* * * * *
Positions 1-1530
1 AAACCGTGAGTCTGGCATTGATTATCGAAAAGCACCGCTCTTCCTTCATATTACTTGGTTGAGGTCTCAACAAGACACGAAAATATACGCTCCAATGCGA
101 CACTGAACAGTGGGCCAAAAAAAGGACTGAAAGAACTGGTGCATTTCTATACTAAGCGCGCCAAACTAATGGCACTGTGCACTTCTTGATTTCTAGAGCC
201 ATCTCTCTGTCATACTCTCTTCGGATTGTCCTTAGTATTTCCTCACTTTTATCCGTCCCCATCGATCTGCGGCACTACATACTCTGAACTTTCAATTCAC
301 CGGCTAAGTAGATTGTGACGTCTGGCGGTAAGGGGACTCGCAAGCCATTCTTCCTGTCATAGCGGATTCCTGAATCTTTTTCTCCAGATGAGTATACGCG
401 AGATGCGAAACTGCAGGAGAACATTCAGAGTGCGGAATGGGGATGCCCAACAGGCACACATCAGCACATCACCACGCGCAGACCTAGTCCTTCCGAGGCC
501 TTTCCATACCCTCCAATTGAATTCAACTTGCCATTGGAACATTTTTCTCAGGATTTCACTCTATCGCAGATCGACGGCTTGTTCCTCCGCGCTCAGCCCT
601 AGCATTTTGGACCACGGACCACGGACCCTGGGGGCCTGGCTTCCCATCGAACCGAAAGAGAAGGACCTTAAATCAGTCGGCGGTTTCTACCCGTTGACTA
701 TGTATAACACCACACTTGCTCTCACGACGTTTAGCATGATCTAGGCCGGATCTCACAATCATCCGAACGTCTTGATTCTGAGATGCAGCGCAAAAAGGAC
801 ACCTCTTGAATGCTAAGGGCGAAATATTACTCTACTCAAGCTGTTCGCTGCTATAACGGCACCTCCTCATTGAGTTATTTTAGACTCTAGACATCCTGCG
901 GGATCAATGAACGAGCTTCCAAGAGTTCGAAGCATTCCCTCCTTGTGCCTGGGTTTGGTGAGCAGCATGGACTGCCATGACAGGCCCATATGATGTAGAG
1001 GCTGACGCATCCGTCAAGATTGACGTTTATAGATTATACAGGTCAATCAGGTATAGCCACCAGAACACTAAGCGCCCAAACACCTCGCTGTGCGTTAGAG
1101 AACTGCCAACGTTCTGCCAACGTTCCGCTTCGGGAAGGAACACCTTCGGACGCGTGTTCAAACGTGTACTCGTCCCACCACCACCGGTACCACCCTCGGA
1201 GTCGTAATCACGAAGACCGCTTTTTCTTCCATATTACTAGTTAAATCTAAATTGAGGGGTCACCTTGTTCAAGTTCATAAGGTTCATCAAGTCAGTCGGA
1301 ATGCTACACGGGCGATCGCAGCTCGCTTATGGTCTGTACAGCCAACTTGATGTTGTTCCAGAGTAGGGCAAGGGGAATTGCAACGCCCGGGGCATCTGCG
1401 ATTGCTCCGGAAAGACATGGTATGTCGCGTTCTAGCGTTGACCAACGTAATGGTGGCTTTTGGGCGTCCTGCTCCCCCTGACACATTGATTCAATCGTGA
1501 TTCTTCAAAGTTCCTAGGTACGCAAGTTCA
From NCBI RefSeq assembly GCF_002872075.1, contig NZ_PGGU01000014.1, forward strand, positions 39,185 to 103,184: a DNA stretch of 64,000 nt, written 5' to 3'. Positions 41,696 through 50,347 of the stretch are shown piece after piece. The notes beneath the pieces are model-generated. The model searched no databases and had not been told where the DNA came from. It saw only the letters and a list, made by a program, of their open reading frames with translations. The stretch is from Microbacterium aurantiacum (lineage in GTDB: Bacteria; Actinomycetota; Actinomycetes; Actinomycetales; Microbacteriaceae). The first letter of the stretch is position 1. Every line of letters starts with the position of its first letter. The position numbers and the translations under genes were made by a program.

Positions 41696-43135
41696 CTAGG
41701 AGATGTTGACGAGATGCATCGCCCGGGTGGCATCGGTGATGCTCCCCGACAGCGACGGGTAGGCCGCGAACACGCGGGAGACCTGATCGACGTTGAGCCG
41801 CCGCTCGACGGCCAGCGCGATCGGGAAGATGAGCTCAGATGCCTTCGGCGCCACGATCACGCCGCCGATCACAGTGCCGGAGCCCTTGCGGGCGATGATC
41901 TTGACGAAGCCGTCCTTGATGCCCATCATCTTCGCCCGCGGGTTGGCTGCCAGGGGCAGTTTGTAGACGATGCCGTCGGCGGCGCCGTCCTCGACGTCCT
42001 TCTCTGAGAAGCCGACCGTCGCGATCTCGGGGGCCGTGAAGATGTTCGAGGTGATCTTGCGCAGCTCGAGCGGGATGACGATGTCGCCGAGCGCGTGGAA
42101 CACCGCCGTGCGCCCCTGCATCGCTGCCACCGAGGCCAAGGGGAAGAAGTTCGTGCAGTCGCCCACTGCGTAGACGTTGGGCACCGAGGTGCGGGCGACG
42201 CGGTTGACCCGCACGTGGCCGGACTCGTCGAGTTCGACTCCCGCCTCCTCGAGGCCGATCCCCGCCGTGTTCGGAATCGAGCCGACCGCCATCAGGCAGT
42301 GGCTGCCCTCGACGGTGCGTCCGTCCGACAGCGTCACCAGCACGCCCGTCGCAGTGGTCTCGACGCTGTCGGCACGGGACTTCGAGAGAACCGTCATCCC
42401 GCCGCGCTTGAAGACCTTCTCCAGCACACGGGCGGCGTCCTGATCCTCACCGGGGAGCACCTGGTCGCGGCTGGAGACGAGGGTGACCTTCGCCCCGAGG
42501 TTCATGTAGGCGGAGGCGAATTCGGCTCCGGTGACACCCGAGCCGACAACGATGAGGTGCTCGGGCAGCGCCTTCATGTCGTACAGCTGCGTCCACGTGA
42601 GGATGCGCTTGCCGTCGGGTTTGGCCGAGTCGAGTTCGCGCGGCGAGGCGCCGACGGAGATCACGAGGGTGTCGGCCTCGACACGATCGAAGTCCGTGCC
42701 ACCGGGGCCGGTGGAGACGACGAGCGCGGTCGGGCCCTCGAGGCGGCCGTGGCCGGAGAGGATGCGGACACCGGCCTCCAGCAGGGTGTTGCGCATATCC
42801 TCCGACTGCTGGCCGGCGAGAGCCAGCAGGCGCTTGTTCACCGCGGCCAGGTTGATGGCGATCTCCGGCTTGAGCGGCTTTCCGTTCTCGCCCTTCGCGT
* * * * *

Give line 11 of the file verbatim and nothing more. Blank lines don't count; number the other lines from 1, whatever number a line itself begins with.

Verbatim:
901 GGATCAATGAACGAGCTTCCAAGAGTTCGAAGCATTCCCTCCTTGTGCCTGGGTTTGGTGAGCAGCATGGACTGCCATGACAGGCCCATATGATGTAGAG